New York cop killed himself on East 36th Street
A uniformed NYPD cop angry over his girlfriend’s Facebook postings — and scared she’d leave him — fatally shot himself right in front of the woman on a Manhattan street yesterday, police said.
“I love you,” Officer Philip Chlanda, 29, told the woman before shooting himself in the head with his department-issued Glock at around 3 a.m. outside the Murray Hill apartment they shared with his parents, cops said.
His squad car was parked a few feet away.
Chlanda, a four-year-veteran, was working an overnight shift in the 1st Precinct in TriBeCa when he peeled off around 3 a.m. to meet with his gal pal.
“He was looking at Facebook to see if she was communicating with someone else,” said a police source. “It was an argument.”
His partner thought Chlanda was going to get something to eat, but instead he took off from the Erickson Place station house in a marked cruiser.
During the confrontation inside his parents’ posh, third-floor apartment, Chlanda got upset when he thought his girlfriend intended to leave him, according to the sources.
He stormed out to the street with his lover giving chase.
As he approached his police cruiser, the shattered officer professed his love, pulled his 9mm service weapon from his holster, and pulled the trigger before the woman could stop him.
She then called 911.
“I heard one shot. Then I heard the sirens. I saw them put him in the ambulance. They said it was a police officer,” said a building worker.
Chlanda was pronounced dead at Bellevue Hospital.
Two postal workers said that on Monday they spotted Chlanda barefoot in his pajama bottoms arguing with the woman outside the building. “It looked like they were breaking up,” one of the workers said.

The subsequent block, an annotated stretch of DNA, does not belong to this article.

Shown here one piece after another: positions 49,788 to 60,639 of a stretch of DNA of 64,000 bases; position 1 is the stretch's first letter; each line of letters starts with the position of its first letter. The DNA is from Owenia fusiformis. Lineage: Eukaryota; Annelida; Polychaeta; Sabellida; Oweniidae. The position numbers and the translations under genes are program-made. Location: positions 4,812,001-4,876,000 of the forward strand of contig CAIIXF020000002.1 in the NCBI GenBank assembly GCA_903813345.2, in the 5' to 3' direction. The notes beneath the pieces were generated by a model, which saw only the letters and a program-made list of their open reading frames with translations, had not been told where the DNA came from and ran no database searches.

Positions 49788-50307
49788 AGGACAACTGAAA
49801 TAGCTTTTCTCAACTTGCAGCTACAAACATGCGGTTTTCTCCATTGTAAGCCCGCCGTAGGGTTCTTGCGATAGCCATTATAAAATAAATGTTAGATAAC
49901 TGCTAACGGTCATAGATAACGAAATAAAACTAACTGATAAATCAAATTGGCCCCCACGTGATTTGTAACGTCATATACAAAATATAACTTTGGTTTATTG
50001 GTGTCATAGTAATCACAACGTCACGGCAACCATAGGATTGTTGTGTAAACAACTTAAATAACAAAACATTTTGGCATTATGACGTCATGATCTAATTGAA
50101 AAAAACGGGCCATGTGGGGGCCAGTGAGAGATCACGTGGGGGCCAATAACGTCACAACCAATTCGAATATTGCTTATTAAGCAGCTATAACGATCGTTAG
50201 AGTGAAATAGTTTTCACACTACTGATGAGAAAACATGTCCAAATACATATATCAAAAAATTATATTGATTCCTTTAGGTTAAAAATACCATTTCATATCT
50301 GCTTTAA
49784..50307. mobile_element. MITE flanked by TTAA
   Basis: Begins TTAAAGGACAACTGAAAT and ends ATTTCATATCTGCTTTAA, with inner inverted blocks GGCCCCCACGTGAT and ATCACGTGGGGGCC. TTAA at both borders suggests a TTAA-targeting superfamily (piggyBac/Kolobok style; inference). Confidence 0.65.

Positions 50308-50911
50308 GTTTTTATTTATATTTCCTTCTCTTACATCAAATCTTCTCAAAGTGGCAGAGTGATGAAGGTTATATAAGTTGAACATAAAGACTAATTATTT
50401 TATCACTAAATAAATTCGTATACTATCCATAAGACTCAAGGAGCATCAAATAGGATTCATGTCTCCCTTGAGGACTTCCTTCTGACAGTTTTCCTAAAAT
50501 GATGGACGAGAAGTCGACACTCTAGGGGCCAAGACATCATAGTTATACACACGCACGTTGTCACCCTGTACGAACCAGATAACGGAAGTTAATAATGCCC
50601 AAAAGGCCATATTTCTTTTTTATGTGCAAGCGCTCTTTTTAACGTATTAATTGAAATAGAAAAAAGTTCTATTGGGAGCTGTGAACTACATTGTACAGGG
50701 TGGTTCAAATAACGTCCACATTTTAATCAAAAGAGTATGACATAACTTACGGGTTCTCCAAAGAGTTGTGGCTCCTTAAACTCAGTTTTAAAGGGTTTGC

Chlanda and his girlfriend only met a few months ago, and were living together in a room in his parent’s apartment at 138 E. 36th St.
His parents, Edward, 72, a former insurance-company president, and Gisela, 63, are highly regarded in local Czech social circles. They are members of Bohemian Benevolent & Literary Association, as well as American Friends of the Czech Republic club.
“It’s just a sad and tragic incident,” said a source, describing Chlanda’s girlfriend as “shocked.”
“He had an unblemished record,” the source said.
Chlanda, a gun enthusiast, was a member of the Westside Rifle and Pistol Range on West 20th Street and was a well-regarded marksman and a nationally ranked long-rifle expert.
Last year, Chlanda won first place at the range’s Phil Chlanda Invitational Light Rifle Competition, which had been named for him because of his shooting prowess.
“Phil would come and really melt into the scene,” said a friend. “He was about camaraderie and the sport itself. He loved his .22.”
Additional reporting by James Cahalan